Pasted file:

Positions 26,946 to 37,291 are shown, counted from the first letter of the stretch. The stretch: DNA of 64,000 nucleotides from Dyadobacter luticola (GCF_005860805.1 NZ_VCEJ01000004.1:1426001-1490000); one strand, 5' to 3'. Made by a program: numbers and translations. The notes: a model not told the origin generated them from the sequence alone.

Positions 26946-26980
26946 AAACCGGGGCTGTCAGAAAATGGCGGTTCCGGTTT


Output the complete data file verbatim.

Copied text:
Positions 26,946 to 37,291 are shown, counted from the first letter of the stretch. The stretch: DNA of 64,000 nucleotides from Dyadobacter luticola (GCF_005860805.1 NZ_VCEJ01000004.1:1426001-1490000); one strand, 5' to 3'. Made by a program: numbers and translations. The notes: a model not told the origin generated them from the sequence alone.

Positions 26946-26980
26946 AAACCGGGGCTGTCAGAAAATGGCGGTTCCGGTTT